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Maine Shaken by High-Stakes Offshore Wind Port Choice

Posted on February 28, 2024

Maine Governor Janet Mills announced that the state selected a section of state-owned Sears Island reserved for port development to support the floating offshore wind industry. The site selection followed an extensive public stakeholder process led by the Maine Department of Transportation and Maine Port Authority to consider the State’s primary port development options.

However, in former documentation, locals in the community and commercial fishing groups oppose the development of the port and offshore wind altogether.

Sears Island is a 941-acre island off the coast of Searsport. In 2009, Sears Island was, by agreement, divided into two parcels: approximately 601 acres, or two-thirds of the island, was placed in a permanent conservation easement held by the Maine Coast Heritage Trust, while the remaining one-third, or approximately 330 acres, was reserved by MaineDOT for future development.

The site selected by the State today is expected to be about 100 acres in totality, which is about one-third of the State-owned parcel or a little more than one-tenth of the entire island. Sear’s Island remains undeveloped and provides public recreational use and ecological services to Maine and its fisheries.

The State has concluded that the Sears Island parcel is the most feasible port development site regarding location, logistics, cost, and environmental impact based on input from port and offshore wind stakeholders, including the University of Maine, and on technical and engineering analyses.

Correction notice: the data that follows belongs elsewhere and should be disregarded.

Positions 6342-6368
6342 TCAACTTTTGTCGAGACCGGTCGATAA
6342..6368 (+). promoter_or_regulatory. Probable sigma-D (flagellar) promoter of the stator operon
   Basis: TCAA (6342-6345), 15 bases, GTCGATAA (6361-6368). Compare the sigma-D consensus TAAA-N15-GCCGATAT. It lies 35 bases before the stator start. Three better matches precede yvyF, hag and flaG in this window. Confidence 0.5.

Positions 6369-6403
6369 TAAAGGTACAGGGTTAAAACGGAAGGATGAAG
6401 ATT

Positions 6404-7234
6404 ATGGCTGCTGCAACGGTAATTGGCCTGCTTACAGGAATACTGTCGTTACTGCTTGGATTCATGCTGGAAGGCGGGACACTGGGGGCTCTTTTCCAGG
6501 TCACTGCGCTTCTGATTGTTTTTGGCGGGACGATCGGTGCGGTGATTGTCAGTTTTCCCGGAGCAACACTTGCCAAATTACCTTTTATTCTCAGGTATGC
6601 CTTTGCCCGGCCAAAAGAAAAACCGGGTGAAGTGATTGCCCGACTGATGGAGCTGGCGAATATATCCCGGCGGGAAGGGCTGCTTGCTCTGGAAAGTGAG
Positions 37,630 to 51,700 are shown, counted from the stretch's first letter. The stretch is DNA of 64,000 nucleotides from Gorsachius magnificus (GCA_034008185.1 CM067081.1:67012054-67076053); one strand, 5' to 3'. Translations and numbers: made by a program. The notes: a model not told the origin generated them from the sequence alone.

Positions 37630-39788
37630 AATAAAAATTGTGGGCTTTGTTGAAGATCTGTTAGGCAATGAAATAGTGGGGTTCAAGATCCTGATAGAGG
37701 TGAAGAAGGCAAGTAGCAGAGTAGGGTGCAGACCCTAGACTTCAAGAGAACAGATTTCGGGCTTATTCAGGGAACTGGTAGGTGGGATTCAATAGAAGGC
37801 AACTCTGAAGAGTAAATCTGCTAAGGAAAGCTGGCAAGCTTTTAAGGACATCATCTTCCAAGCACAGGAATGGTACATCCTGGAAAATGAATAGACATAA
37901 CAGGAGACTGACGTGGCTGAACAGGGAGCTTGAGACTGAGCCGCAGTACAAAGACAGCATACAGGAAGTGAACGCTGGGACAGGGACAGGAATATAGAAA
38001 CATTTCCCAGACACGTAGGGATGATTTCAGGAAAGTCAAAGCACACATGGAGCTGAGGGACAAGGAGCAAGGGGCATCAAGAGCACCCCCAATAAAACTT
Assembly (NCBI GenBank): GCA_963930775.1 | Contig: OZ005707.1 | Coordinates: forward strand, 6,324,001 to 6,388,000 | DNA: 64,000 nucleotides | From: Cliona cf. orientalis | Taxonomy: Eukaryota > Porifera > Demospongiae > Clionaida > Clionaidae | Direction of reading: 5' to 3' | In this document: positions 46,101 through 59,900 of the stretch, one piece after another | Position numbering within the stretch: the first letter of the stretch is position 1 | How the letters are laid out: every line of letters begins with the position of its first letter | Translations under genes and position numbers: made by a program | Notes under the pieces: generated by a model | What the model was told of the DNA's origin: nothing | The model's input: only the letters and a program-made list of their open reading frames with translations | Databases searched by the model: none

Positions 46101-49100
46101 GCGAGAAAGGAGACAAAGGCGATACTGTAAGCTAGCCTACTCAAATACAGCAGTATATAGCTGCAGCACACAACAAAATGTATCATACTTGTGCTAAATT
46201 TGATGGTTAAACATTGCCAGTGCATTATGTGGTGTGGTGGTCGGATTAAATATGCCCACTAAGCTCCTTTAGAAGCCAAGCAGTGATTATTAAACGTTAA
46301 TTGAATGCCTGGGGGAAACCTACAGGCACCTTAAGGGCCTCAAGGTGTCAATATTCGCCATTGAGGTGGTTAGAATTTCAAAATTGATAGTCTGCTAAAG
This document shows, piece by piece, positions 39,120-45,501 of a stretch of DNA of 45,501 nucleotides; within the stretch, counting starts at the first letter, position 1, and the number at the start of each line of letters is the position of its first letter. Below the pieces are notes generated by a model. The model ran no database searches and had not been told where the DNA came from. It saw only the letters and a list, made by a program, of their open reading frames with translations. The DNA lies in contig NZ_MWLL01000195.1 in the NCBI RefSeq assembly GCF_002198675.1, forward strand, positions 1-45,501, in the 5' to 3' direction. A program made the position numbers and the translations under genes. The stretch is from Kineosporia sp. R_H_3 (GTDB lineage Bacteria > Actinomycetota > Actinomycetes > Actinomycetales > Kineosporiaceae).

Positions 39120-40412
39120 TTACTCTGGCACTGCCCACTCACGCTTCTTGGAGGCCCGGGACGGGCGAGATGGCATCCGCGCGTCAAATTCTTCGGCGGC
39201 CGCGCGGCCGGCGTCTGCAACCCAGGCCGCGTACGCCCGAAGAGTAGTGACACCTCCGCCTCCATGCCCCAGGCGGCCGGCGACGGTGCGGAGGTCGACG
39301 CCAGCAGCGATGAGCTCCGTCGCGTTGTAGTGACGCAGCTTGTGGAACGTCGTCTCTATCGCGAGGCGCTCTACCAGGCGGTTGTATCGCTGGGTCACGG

The Alliance for Sears Island and numerous allies joined on Feb. 21 on the Belfast Bridge to support keeping the island wild and offshore wind free. Community members in the Belfast area believe that the wind port should belong to Mack Point, a primary port in Penobscot Bay, which is already equipped with two piers for unloading.

In 2007, the State of Maine promised in a written document to choose Mack Point as the preferred location for future marine transportation development. Stating, “Mack Point shall be given preference as an alternative to port development on Sears Island.”

Former Islesboro Select board chair Arch Gillies told the Alliance for Sears Island, “I’m profoundly disappointed in the governor’s breach of the state’s commitment.”

The Islesboro Island Trust (IIT) feels they must intervene using “every legal means available”. IIT supports offshore wind development but strongly feels that the manufacturing facility should be built at Mack Point if it is to be created in Penobscot Bay, ME. The Alliance for Sears Island further shares that building the proposed offshore wind facility on Mack Point represents the least environmentally damaging alternative and favors repurposing outdated and unused industrial energy sites.

In addition to IIT opposing the site, many fisheries groups, such as the Maine Lobstermen’s Association (MLA), remain against offshore wind development. Fishermen up and down the state have lobbied against the implementation. Maine’s Congressional delegation has also urged the Bureau of Ocean Energy Management (BOEM)  to minimize potential conflicts between wind power development and Maine’s fishing industries.

In June 2023, Rep. Jared Golden (D-Maine) introduced a bill in Congress that would block commercial offshore wind development from Lobster Management Area 1 and require a study on how federal agencies are conducting environmental reviews for potential wind projects in the Gulf of Maine.

Patrice McCarron, policy director for the MLA, told NF, “Offshore wind would allow the industrialization of the fragile and productive Gulf of Maine ecosystem, putting wildlife, habitat, commercial and recreational fisheries, and a way of life that has sustained thousands of Maine families for more than a century.”


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